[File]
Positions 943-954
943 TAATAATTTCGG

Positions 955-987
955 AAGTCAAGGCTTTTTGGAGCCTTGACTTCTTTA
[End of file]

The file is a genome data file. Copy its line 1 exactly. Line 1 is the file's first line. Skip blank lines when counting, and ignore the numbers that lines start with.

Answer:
Positions 943-954